1. Remember, it's not only about you!

“Do nothing out of selfish ambition or vain conceit, but in humility consider others better than yourselves. Each of you should look not only to your own interests but also to the interests of others.”
~Philippians 2:3-4 (NIV)

This passage is our guiding principle for how we treat one another—from roommates to suitemates to people on our floors or in our buildings. As Christians, our lives are not our own. We live for others, just as Jesus did. Our actions and decisions affect others, and this influence calls us toward care, sensitivity, and responsibility for the way we live in community.

2. Give grace—we are all growing in God

“…grow in the grace and knowledge of our Lord and Savior Jesus Christ.”
~ II Peter 3:18 (NIV)

The overall goal of Residence Life is student learning—intellectual, social and spiritual—through the varied experiences of life on-campus. All of this learning is done in the context of faith, so that we understand more fully how we relate to each other and to our God. What is the implication for our life together? We strive to learn and grow personally, to actively encourage this growth in others, and to avoid becoming stumbling blocks to those around us.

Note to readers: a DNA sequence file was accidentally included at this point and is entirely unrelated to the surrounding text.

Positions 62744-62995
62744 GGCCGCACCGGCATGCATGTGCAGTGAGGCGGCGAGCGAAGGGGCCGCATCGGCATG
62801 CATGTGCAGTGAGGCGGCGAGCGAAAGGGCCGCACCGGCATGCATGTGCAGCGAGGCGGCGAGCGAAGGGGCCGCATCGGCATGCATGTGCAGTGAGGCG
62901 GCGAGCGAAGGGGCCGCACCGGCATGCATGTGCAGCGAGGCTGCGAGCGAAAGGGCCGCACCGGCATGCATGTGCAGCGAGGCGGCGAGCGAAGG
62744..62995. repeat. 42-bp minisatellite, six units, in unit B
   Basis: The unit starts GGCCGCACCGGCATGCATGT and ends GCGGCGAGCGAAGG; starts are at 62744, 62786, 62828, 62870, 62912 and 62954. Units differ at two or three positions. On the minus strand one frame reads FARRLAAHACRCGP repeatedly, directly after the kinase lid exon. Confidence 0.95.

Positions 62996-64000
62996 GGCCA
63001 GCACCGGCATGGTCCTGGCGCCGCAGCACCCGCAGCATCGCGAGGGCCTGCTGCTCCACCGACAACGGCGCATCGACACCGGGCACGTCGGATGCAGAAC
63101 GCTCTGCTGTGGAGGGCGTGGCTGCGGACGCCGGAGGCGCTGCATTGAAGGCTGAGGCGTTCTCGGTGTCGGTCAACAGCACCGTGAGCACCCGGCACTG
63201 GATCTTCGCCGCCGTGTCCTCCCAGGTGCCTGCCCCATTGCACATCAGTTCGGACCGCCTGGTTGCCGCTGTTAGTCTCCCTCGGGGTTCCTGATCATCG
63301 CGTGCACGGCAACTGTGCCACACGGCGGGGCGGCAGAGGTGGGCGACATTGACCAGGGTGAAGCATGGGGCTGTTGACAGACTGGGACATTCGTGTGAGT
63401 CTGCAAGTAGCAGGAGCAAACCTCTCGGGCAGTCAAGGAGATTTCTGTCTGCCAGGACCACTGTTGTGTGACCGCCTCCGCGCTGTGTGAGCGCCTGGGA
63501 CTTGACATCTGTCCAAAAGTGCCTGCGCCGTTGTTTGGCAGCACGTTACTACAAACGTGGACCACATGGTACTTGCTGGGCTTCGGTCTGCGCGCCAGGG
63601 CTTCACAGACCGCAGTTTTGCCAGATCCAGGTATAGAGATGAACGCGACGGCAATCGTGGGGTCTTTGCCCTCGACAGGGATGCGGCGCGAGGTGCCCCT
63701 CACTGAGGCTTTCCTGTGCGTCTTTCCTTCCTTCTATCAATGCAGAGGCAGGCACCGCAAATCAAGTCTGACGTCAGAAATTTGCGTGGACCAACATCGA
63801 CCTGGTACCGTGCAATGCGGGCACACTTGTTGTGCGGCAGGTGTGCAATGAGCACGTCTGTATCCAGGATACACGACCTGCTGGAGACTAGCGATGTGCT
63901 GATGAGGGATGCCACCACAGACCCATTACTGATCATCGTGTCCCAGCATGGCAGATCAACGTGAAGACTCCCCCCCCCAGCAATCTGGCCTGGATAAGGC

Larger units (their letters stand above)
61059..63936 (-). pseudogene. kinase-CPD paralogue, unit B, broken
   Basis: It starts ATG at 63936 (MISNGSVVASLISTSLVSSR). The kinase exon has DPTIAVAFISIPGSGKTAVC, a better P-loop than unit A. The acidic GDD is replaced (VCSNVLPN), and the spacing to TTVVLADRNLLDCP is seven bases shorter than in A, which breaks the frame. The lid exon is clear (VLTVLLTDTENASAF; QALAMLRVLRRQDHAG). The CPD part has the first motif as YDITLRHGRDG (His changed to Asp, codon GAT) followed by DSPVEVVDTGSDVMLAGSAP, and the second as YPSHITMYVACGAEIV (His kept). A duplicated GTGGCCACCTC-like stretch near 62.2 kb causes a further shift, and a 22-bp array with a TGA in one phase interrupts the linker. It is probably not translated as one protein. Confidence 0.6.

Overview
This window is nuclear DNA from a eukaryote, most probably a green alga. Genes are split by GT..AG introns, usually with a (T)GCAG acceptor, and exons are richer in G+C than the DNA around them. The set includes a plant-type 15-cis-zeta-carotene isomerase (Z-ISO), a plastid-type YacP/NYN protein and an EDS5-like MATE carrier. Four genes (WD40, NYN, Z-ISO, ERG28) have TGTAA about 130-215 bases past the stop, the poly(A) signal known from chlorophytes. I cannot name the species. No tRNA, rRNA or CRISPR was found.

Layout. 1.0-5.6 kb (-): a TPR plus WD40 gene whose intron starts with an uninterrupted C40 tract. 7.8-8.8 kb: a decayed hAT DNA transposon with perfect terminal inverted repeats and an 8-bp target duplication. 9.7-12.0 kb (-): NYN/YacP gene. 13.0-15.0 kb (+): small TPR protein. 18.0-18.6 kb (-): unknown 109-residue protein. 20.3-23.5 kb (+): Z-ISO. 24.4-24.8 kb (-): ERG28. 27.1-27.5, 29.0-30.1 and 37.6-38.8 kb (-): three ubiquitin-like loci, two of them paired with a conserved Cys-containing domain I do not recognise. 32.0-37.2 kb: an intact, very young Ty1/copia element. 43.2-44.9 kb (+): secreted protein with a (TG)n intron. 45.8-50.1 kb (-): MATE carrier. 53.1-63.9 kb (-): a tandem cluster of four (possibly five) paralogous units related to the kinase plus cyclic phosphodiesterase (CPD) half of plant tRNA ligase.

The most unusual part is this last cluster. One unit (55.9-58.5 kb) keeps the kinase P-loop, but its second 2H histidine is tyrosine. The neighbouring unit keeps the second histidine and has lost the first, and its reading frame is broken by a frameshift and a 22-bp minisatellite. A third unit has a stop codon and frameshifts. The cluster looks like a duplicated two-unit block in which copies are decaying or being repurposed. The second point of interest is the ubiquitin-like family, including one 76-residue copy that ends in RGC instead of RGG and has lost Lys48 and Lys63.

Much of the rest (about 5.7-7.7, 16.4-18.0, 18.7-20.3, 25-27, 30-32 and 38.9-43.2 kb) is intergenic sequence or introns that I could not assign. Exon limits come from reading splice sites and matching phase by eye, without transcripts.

“I have a quiet, private place to study; living on campus has allowed me to enjoy many documentaries, lectures, films and other activities that I likely would have skipped if I’d lived at home.”
95% of residents agree that our community offers a positive Christian atmosphere. (Fall 2009 survey)

3. You are called to be a problem-resolver

“If a fellow believer hurts you, go and tell him—work it out between the two of you. If he listens, you’ve made a friend. If he won’t listen, take one or two others along so that the presence of witnesses will keep things honest, and try again. If he still won’t listen, tell the church.”
~Matthew 18:15-17 (Message)

We are bound to hurt, anger or frustrate each other at times, often without knowing it. We avoid gossip and resentment by talking with the person who hurts us, directly and honestly. If someone confronts us, we are gracious in listening, honest in taking responsibility, and eager to make things right. When we are able to speak, listen, confront and forgive, we grow as a community. Residence Life staff are equipped to assist navigating conflict if individual conversations do not resolve the issue.